Poll finds little support for Menendez reelection
Half of New Jersey voters say Sen. Bob MenendezRobert (Bob) MenendezGOP’s Obama-era probes fuel Senate angst Government watchdog: ‘No evidence’ Pompeo violated Hatch Act with Kansas trips No time to be selling arms to the Philippines MORE (D-N.J.) doesn’t deserve to be reelected to the Senate in 2018, according to a new Quinnipiac University poll released Thursday.
Fifty percent of respondents oppose the embattled senator’s reelection, while only 20 percent say otherwise. Thirty percent were undecided, according to the poll.
Meanwhile, Menendez’s approval rating has hit its lowest point in nearly a decade. The poll pegged his current job approval at just 31 percent. A separate Quinnipiac poll in 2008 put his approval at 30 percent.
Menendez is currently on trial for corruption and bribery charges alongside Salomon Melgen, a Florida eye doctor and longtime friend of the senator.
Federal prosecutors contend that Menendez accepted expensive gifts, political donations and lavish vacations from Melgen, in exchange for using his political office to lobby on behalf of the eye doctor’s personal and business interests.
The alleged favors include helping to secure visas for Melgen’s foreign mistresses, intervening in a dispute between the eye doctor and the Centers for Medicare and Medicaid Services and advocating for a lucrative port security contract in the Dominican Republican held by a company owned by Melgen.
Menendez and Melgen have denied the charges, arguing that the gifts and benefits given to the senator were simply a product of their decades-old friendship. Menendez has also contended that his actions were part of his legitimate legislative duties.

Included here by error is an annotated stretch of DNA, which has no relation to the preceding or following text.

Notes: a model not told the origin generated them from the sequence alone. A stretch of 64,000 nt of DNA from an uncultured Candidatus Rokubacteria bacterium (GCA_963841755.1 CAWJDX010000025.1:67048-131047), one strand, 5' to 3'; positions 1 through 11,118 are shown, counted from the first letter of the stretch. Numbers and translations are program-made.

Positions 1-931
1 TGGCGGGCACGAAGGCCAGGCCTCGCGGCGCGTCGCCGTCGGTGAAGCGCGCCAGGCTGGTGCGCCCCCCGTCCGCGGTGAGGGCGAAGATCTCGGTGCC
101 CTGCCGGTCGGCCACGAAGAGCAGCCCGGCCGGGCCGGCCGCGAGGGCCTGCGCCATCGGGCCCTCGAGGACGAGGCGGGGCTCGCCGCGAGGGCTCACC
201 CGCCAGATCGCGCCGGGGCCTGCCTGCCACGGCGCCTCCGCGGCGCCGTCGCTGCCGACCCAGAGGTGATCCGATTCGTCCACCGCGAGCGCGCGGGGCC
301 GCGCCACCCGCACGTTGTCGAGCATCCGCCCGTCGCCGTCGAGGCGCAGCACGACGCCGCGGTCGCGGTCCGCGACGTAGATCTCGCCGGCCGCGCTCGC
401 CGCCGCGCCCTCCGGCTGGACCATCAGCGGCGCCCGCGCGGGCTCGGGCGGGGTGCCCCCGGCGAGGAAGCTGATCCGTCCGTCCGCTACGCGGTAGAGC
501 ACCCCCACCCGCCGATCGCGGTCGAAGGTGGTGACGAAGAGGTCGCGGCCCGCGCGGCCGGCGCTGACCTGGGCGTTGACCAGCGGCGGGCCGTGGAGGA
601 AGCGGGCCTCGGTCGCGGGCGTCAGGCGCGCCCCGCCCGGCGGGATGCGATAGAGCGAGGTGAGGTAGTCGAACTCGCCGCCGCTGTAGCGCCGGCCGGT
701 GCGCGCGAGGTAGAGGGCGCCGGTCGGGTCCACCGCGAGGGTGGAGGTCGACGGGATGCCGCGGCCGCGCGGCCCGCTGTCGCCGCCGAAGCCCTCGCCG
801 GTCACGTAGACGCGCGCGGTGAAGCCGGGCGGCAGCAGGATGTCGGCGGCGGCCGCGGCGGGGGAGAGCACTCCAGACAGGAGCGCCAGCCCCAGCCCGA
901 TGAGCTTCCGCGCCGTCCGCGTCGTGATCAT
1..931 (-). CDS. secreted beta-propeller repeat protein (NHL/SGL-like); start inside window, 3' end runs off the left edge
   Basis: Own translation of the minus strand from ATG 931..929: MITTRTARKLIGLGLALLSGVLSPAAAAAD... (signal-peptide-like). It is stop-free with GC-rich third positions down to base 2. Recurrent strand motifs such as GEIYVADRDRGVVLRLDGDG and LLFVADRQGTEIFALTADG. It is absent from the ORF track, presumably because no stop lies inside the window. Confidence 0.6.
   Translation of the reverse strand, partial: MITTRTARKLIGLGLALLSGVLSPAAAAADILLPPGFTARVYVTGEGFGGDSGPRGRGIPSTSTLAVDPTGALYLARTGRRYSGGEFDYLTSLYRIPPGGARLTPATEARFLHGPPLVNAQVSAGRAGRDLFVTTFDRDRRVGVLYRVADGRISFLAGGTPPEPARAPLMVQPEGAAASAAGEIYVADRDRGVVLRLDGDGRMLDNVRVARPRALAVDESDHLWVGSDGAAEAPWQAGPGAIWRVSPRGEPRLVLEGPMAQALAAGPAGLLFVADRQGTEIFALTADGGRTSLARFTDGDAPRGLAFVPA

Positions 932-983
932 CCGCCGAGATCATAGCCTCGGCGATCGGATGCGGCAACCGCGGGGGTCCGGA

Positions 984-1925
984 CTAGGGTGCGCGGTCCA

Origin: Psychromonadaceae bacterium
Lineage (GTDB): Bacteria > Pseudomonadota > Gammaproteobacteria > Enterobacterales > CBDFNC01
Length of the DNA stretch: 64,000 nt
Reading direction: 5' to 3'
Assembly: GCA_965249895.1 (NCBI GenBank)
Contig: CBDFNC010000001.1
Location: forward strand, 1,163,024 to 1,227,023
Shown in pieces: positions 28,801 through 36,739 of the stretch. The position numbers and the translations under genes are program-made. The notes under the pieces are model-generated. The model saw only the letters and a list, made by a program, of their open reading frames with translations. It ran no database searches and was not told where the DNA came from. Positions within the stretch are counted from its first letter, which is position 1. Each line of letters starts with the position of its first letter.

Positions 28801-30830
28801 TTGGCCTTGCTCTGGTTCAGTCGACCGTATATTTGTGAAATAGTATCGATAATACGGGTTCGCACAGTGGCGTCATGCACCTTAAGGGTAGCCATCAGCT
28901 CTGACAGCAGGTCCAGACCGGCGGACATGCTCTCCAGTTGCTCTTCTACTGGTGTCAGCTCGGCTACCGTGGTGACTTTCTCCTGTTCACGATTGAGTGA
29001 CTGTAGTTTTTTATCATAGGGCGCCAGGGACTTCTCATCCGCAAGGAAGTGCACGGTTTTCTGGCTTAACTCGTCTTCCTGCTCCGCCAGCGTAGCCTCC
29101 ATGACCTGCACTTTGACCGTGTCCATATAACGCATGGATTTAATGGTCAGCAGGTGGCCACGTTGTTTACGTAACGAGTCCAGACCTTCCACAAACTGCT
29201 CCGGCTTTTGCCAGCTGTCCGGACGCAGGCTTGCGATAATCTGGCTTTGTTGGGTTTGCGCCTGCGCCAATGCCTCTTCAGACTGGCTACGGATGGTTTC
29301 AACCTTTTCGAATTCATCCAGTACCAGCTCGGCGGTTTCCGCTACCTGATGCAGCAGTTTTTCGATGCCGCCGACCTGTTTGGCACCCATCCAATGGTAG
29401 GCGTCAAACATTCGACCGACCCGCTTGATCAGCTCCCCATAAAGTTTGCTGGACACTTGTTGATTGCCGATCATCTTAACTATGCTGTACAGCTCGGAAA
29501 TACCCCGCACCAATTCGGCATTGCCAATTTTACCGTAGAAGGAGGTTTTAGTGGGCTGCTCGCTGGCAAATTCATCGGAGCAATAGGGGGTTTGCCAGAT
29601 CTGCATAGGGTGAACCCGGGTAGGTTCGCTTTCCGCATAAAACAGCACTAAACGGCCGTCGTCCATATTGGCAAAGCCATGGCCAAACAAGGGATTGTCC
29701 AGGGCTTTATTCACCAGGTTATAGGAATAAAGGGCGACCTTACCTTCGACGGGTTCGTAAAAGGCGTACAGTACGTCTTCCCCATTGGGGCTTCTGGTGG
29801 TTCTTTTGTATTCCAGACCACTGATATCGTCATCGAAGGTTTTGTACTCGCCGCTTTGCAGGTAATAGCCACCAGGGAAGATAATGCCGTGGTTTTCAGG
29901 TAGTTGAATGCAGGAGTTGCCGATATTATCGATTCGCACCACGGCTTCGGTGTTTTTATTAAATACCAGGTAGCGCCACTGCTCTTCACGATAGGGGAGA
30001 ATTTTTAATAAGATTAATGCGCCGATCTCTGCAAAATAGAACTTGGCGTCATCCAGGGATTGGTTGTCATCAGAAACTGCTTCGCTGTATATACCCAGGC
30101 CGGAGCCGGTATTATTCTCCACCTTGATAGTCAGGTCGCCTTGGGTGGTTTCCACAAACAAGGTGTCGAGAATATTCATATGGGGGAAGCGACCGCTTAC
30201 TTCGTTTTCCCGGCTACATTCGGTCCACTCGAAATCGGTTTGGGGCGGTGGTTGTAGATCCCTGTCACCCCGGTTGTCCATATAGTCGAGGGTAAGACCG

If Menendez is convicted, he will not automatically be removed from the Senate, though he could choose to resign or be voted out by his colleagues in the chamber.
In the event that Menendez were to leave the Senate, either by choice or by force, before January, New Jersey Gov. Chris Christie, a Republican, would be empowered to choose his replacement — presumably a member of the GOP.
Still, if he remains in the Senate after his trial, Menendez would likely face a tough reelection bid.
“This survey was conducted as federal prosecutors opened their case against U.S. Sen. Robert MenendezRobert (Bob) MenendezGOP’s Obama-era probes fuel Senate angst Government watchdog: ‘No evidence’ Pompeo violated Hatch Act with Kansas trips No time to be selling arms to the Philippines MORE – perhaps poisoning the landscape. If Sen. Menendez is convicted, he obviously won’t be in the running next year. If he is acquitted, who knows,” Maurice Carroll, the assistant director of Quinnipiac University Polls, said.
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